System Information
  Platform:                  Linux x86 (32-bit)
  Compiler:                  GCC 4.1.2 20070925 (Red Hat 4.1.2-33)
  Operating System:          Linux 2.6.32-5-686-bigmem i686
  Model:                     Linux PC (AMD Opteron(tm) Processor 6128)
  Motherboard:               Unknown Motherboard
  Processor:                 AMD Opteron(tm) Processor 6128
  Processor ID:              AuthenticAMD Family 16 Model 9 Stepping 1
  Logical Processors:        1
  Physical Processors:       1
  Processor Frequency:       2.00 GHz
  L1 Instruction Cache:      64.0 KB
  L1 Data Cache:             64.0 KB
  L2 Cache:                  512 KB
  L3 Cache:                  10.00 MB
  Bus Frequency:             0.00 Hz
  Memory:                    121 MB
  Memory Type:               N/A
  SIMD:                      1
  BIOS:                      N/A
  Processor Model:           AMD Opteron(tm) Processor 6128
  Processor Cores:           1

Integer
  Blowfish
    single-threaded scalar    1443 |||||
    multi-threaded scalar     1553 ||||||
  Text Compress
    single-threaded scalar    1541 ||||||
    multi-threaded scalar     1493 |||||
  Text Decompress
    single-threaded scalar    1539 ||||||
    multi-threaded scalar     1578 ||||||
  Image Compress
    single-threaded scalar    1253 |||||
    multi-threaded scalar     1229 ||||
  Image Decompress
    single-threaded scalar    1009 ||||
    multi-threaded scalar     1035 ||||
  Lua
    single-threaded scalar    2174 ||||||||
    multi-threaded scalar     2214 ||||||||

Floating Point
  Mandelbrot
    single-threaded scalar    1416 |||||
    multi-threaded scalar     1438 |||||
  Dot Product
    single-threaded scalar    2056 ||||||||
    multi-threaded scalar     2178 ||||||||
    single-threaded vector    1929 |||||||
    multi-threaded vector     2220 ||||||||
  LU Decomposition
    single-threaded scalar    1698 ||||||
    multi-threaded scalar     1730 ||||||
  Primality Test
    single-threaded scalar    1942 |||||||
    multi-threaded scalar     1556 ||||||
  Sharpen Image
    single-threaded scalar    5219 ||||||||||||||||||||
    multi-threaded scalar     5305 |||||||||||||||||||||
  Blur Image
    single-threaded scalar    5694 ||||||||||||||||||||||
    multi-threaded scalar     5718 ||||||||||||||||||||||

Memory
  Read Sequential
    single-threaded scalar    1915 |||||||
  Write Sequential
    single-threaded scalar    2836 |||||||||||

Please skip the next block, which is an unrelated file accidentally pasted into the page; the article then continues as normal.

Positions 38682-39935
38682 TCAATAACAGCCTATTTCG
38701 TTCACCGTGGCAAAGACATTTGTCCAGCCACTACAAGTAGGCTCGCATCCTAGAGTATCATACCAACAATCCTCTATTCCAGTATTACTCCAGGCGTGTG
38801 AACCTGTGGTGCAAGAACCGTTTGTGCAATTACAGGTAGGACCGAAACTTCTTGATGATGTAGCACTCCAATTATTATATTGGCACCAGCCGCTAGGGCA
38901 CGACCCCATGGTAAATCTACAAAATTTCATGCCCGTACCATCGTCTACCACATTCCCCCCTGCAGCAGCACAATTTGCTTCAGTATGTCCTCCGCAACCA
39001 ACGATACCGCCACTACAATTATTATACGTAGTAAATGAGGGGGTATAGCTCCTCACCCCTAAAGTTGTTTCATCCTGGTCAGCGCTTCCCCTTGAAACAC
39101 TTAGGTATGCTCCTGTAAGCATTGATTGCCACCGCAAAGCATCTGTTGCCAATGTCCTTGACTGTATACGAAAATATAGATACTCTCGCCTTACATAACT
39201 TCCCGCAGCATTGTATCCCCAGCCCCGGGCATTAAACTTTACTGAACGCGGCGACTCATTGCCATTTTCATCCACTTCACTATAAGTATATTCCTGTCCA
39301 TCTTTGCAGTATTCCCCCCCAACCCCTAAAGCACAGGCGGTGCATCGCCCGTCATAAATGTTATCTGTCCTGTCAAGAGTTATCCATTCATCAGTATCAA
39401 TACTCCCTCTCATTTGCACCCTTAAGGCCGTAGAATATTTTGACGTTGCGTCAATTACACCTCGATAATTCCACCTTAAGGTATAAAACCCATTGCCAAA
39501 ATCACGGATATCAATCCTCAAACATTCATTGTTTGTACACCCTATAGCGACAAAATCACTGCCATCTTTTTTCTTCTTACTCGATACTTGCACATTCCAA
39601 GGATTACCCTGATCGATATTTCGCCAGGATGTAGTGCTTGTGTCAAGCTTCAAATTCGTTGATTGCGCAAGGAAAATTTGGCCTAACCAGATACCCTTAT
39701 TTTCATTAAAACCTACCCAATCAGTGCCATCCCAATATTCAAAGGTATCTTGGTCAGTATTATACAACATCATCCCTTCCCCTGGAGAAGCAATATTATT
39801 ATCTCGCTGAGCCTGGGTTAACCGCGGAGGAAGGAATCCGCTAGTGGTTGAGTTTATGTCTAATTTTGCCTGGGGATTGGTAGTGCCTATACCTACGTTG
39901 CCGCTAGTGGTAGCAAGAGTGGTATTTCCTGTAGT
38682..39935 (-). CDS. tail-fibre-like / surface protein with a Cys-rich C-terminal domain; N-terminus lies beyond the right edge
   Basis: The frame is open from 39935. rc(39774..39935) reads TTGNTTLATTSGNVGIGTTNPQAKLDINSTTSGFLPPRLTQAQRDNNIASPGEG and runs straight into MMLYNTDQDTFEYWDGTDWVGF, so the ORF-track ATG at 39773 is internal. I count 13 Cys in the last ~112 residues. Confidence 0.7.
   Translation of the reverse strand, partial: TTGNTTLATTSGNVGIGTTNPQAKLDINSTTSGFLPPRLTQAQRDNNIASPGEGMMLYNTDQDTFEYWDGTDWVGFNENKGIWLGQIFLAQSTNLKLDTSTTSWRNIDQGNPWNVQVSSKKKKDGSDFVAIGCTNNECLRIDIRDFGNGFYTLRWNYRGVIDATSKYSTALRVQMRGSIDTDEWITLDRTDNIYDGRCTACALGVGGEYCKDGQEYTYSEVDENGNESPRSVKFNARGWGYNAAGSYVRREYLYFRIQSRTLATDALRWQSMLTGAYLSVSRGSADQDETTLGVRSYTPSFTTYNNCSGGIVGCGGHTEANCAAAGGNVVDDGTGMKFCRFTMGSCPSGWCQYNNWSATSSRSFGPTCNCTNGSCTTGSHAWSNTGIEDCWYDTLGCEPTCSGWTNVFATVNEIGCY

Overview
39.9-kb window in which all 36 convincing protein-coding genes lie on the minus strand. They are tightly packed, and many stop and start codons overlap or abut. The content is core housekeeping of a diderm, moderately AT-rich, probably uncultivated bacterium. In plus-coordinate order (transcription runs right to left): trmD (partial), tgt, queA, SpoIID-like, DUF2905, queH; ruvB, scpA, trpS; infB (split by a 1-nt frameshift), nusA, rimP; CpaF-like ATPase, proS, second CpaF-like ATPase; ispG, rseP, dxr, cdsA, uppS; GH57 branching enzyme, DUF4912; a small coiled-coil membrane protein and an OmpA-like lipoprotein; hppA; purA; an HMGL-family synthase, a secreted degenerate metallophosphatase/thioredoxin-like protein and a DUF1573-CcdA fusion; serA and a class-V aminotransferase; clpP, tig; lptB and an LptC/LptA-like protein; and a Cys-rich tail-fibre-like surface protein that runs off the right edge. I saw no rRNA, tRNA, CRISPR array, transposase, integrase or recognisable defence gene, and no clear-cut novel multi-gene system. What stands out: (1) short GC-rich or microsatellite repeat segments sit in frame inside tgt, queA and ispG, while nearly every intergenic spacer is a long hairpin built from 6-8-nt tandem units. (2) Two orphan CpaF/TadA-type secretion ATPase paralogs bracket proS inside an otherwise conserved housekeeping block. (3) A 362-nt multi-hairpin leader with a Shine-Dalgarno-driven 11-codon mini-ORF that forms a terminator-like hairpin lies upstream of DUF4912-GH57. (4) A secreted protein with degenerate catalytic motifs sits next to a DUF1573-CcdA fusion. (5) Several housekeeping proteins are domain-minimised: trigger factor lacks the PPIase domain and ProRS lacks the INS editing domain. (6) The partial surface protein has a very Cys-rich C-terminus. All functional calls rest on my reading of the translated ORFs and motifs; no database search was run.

Stdlib Allocate
    single-threaded scalar    2122 ||||||||
  Stdlib Write
    single-threaded scalar    1235 ||||
  Stdlib Copy
    single-threaded scalar    1778 |||||||

Stream
  Stream Copy
    single-threaded scalar    1963 |||||||
    single-threaded vector    2193 ||||||||
  Stream Scale
    single-threaded scalar    1984 |||||||
    single-threaded vector    2125 ||||||||
  Stream Add
    single-threaded scalar    1790 |||||||
    single-threaded vector    1993 |||||||
  Stream Triad
    single-threaded scalar    1929 |||||||
    single-threaded vector    1479 |||||

Integer Score:                1505 ||||||
Floating Point Score:         2864 |||||||||||
Memory Score:                 1977 |||||||
Stream Score:                 1932 |||||||

Overall Geekbench Score:      2117 ||||||||

 

In conclusion, other than the processing power,  this VPS box offers impressive disk I/O and network speed, however, for $4/month, there is really not a lot more you can ask for.

Support and Customer Services

I have to confess that I had a hard time to send a ticket in to see how well FST Servers responds, because basically everything was in the control panel. However, when I finally did, the question was responded in 13 minutes (question submitted at 5:03PM, response received at 5:16PM) with a very detailed description and the link to the documentation page containing relevant information.

Conclusion

Low prices, compact but useful custom control panel, fast disk I/O and network speed, and fast ticket response are a few great things that worth giving this box a try. Granted it is not the most powerful box that ever listed on 96MB review and adding a little more power to the processors would perhaps be better (and I am having a hard time comprehending why CentOS could not run on a 128MB box), but for merely 4USD per month, this service definitely worth every single cent that is paid for.

3 thoughts on “96MB Low End VPS Review Part IX – FST Servers

  1. Nice Review,

    It is nice to see some providers with a custom control panel this seems to be getting more popular these days.

    Note on the CentOS only being available on the 256mb+ packages I would assume this is because YUM has a hard time with anything less that 256mb.

    That said with enough SWAP which you seem to have according to ‘top’ it usually manages ok.

    As you said for $4 it does pretty well by the look of it, although budget providers seem to be getting a hard press these days the fact that an effort has been made to create their own CP shows a good amount of effort has been made with the back end infrastructure services so although I have never heard of them either they are probably going to be a good company :) +1

    • @Anthony: I do think it is a great idea to create a custom control panel, especially for Xen server, which I am not sure if SolusVM does support it fully yet. Therefore, it definitely make sense for them to implement their own custom control panel instead of receiving 20 tickets a day on rebooting/reloading OS. CentOS seems to be a memory hogger from what I can see, so may be restricting it to higher plans does make sense. Good company you have as well and I sincerely hope all the great VPS providers will be around for a long long time :)

  2. Pingback: FST Servers – $4/Month 512MB Xen VPS in Chicago – Low End Box